Tour de France, Stage 2: Van Garderen Moves Up5. July 2015, Zélande (NED) — Road Team
BMC Racing Team's Tejay van Garderen gained time on some of the overall contenders at the Tour de France Sunday while teammate Rohan Dennis slipped out of the lead as rain and strong winds split the peloton.
Van Garderen finished 11th and moved up to eighth overall, 44 seconds off the lead. He and five others from the BMC Racing Team were part of a decisive split of 26 riders that happened with less than 60 kilometers to go in the 166-km race.
"At the time, we were just focused on the wheels in front of us," van Garderen said. "We weren't really paying attention to who was behind. We just wanted to stay safe and in the front. It just so happened that a lot of leaders were caught out. That's good news for us."
Among those missing the move was Tour de France champion Vincenzo Nibali (Astana Pro Team), last year's third-place finisher, Thibaut Pinot (FDJ), last year's Giro d'Italia winner, Nairo Quintana (Movistar Team), and BMC Racing Team's Dennis.
Working for van Garderen in the leading group, Daniel Oss, Manuel Quinziato, Michael Schär, Greg Van Avermaet and Swiss national road champion Danilo Wyss helped drive the pace. The gap rose from an initial 30 seconds, to 1:00 with 16 km to go, to 1:28 by the finish.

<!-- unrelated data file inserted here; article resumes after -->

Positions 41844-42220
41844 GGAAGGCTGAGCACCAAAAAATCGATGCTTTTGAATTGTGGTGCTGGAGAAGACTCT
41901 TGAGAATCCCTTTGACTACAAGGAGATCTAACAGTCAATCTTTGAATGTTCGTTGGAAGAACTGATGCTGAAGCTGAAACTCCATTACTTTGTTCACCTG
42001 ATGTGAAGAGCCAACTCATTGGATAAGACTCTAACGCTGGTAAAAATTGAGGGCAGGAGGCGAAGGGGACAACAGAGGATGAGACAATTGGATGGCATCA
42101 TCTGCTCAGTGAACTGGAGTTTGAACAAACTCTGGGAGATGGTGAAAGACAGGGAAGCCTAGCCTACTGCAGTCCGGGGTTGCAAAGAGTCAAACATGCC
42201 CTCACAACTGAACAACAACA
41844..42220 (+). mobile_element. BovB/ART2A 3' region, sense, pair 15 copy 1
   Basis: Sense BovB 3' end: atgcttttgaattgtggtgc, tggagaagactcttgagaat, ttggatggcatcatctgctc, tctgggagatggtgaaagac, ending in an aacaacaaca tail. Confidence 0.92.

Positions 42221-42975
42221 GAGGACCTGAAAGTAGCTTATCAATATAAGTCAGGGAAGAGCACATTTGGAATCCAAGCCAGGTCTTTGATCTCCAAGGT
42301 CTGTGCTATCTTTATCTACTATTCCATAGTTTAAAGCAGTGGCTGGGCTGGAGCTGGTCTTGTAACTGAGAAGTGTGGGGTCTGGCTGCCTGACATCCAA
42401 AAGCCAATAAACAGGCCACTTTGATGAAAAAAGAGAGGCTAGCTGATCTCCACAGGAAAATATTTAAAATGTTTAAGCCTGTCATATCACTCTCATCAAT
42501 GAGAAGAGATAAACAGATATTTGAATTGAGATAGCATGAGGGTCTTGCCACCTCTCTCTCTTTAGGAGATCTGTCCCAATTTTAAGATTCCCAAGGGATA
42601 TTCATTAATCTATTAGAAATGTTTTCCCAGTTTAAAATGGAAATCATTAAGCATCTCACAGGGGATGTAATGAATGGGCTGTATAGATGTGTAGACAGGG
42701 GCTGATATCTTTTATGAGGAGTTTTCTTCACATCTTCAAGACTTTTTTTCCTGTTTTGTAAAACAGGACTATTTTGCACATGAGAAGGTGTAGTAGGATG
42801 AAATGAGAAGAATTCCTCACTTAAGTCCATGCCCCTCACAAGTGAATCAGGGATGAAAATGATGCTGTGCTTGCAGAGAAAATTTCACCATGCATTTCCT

"It was a tough call to make out there with our yellow jersey (Dennis) behind," van Garderen said. "For a while, we were thinking, 'Oh, don't work, let them catch up.' But then all the other GC guys would have caught up. So it was a tough call."
Dennis, the winner of Saturday's opening stage time trial, said he saw the decisive split unfold right in front of him.
"We were going through a lot of roundabouts and I was sort of toward the back, thinking it was safe because it wasn't too hard," he said. "Then Pinot led the gap go. He swung out and basically looked at me, saying I had to close it. I looked around and saw Nibali was there as well. So I made the call not to chase because if Nibali losses time, it is better."
Dennis said the reality of losing his grip on the leader's yellow jersey after a single day sunk in while riding with the second group the last 40 kilometers.
"It was a bit hard to swallow, but I came to terms with it," he said. "I could have closed the gap and taken Nibali with me – which more than likely would have meant I would have kept the jersey. But by sitting up, Nibali lost time, which makes it better for Tejay, who is our goal for the Tour."
BMC Racing Team Sport Director Yvon Ledanois said it would have been a bonus to keep Dennis in the lead, but the team's primary objective remains unchanged.
"This morning, we wanted to try to keep the jersey," he said, "but our No. 1 priority is Tejay for the GC (general classification). The last 30 or 40 kilometers, we were all in for him because if he takes time on the other leaders, it is all the better. We knew today would be a crazy, windy and dangerous day. It was a hard day. But it is the Tour de France. Every day is like a classic. It was a hard day, but a good day for the team."
André Greipel (Lotto Soudal) took the stage win ahead of Peter Sagan (Tinkoff-Saxo) as Oss and Van Avermaet finished fifth and sixth, respectively. Fabian Cancellara (Trek Factory Racing), placed third to move into the overall lead as the race leaves The Netherlands and heads to Belgium for a day.
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